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The Ticker’s staff recommends local business favorites

Judah Duke

As students power through finals and look to the holiday season, The Ticker’s staff came together to share some of their recommendations for local small businesses to support this year.

While overshooting Small Business Saturday, the tradition that started on Nov. 18, 2022 keeps the same spirit of encouraging consumers to shop from independent and local stores.

None of the contributors for this piece were paid to endorse these businesses.

Mia Euceda– Arts & Culture Editor | Paradise of Replica

Paradise of Replica is a tiny yet musically abundant record store that opened in Chinatown two years ago.

I stumbled upon this hidden gem last summer searching for a copy of “Paradise of Replica,” an album by the Japanese avant-pop group After Dinner.

The shop, named after the album, is somewhat hard to spot. Itis on the second level of an old walkup and shares a floor with an acupressure spa — but the lowkey location adds to the allure.

Paradise of Replica makes up for its limited space with its curated stock of CDs, tapes and vinyl. On my first visit, I was psyched to find my vinyl holy grails and enjoyed exploring the store’s keenly eclectic selection of rare and hard-to-find records.

From Arab funk to bossa nova to Japanese city pop, Paradise of Replica’s got you covered. I always find it difficult not to splurge!

Prices range from $5 to $200, depending on the item’s rarity and condition. The jazz bargain bin doesn’t disappoint.

If you are unsure about purchasing a record, you can ask to use the listening station to preview the LP.

Paradise of Replica also has an online store, though the brick-and-mortar offers a much wider catalog.

I’d recommend shopping here for the music nerd in your life, especially that friend who’s always posting about a band “you’ve probably never heard of” to their Instagram story.

Jahlil Rush- Production Assistant | Atsuko

Atsuko is an online Japanese retail brand geared towards fans of the world of anime. The brand is the perfect online space for die-hard anime fans.

The brand’s clothing line reflects a deep understanding of diverse anime genres, featuring iconic characters and symbols that resonate with fans across the spectrum. Consumers can find products from “Dragon Ball Z” socks, “One Piece” short-sleeved hoodies and a sweat clothing collection of the Adult Swim anime block, Toonami.

Atsuko’s commitment to inclusivity is evident in its varied range of sizes and gender-neutral designs, fostering a sense of belonging among anime aficionados. With Atsuko, fans wear clothing and embrace a vibrant expression of their anime passion, making every piece a cherished addition to their collection.

Atsuko launched a “Fullmetal Alchemist Brotherhood” themed collection in March 2023, offering fans the chance to snag a white t-shirt featuring the primary characters, Edward and Alphonse Elric. More recently, Atsuko took over Anime NYC by launching its new “Hunter X Hunter” collection, available now through its website.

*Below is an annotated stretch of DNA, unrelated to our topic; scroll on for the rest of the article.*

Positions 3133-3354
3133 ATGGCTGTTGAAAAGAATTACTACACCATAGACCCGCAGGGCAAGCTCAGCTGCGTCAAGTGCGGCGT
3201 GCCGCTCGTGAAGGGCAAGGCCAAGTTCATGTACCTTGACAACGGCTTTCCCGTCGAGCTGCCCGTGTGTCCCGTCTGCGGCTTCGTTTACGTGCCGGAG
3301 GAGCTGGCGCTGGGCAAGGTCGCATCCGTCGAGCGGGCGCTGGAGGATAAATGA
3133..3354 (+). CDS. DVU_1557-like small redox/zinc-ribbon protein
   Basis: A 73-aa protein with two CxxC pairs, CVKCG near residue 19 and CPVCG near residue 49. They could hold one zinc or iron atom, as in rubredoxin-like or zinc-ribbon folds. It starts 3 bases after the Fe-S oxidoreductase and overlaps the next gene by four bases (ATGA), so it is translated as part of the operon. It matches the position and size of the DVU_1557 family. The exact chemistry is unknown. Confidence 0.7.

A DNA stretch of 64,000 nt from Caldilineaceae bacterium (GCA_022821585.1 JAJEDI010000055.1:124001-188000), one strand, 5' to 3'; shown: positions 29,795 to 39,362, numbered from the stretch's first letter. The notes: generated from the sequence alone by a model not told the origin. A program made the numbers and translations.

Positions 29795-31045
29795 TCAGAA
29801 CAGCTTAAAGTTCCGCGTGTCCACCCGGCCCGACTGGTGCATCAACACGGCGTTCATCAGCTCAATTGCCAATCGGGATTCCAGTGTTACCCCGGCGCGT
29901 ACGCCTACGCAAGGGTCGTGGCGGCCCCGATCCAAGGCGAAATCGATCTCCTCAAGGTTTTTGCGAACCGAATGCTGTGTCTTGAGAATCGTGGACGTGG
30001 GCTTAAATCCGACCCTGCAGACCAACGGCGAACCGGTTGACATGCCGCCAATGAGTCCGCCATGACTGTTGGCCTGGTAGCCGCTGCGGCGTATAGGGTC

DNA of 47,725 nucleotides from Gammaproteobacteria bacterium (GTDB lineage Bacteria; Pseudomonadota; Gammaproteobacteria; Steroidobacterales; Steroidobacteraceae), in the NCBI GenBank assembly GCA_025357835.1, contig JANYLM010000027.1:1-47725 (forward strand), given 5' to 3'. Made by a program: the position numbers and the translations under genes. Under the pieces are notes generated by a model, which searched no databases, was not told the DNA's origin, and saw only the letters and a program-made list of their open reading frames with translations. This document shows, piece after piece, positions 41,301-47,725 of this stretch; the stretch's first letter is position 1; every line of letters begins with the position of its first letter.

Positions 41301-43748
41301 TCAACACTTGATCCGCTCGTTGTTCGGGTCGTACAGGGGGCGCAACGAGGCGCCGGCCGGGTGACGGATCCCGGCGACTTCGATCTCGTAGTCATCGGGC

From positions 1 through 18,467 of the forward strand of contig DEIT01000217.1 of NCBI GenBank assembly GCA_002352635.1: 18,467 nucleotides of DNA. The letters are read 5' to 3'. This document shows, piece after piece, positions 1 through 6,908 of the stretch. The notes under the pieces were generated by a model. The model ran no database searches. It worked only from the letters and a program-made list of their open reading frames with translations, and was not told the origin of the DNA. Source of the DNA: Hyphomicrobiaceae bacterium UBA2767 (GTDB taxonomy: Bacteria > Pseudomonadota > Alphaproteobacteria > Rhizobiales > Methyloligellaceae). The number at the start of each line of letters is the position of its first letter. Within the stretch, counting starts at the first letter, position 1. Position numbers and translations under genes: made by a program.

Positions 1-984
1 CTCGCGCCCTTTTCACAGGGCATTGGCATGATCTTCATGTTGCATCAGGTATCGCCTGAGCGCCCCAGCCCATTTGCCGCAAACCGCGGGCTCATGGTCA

The brand offers rewards to anyone who creates an Atsuko account. You can earn points by following their social media, Facebook, X and Instagram. You can refer a friend by sending a link to the website, giving you and your friend a $25 referral code for any order over $75. Members are awarded points on their birthday as well.

This brand was introduced to fans of Japanese pop culture at the Los Angeles Anime Expo in July 2019, while the website itself saw a June 2019 launch date. If you are not afraid of bright colors, healing your inner child and showcasing your anime knowledge, then Atsuko is the place for you.

Atifah Osmani – Copy Chief | Kalustyan’s

Kalustyan’s has been a local New York City favorite since 1944 and contains a wide variety of culinary products you probably haven’t heard of.

Located on Lexington Avenue between East 28th and East 29th Street, its three storefronts are filled with unique spices, dried fruits and nuts, exotic sweets, teas and so much more. Whether rediscovering a childhood favorite or shopping for a new recipe, Kalustyan’s has everything you need.

The store is a five-minute walk from Baruch College, perfect for students looking to shop for something quick between their classes. They also have a notable prepared foods section that includes mujadara, falafels, grape leaves and many more delicious lunch items. If you’re more of a sweet tooth, you can grab a piece of fresh baklava or halva from the store’s dessert display or even some Mexican chocolate by the counter.

With the holiday season upon us, Kalustyan’s is a great place to pick up gifts for loved ones or even a treat for yourself. In addition to the store location, its website features a plethora of global ingredients and gourmet foods that can be easily ordered for delivery or pickup, including its newly launched simmer sauces.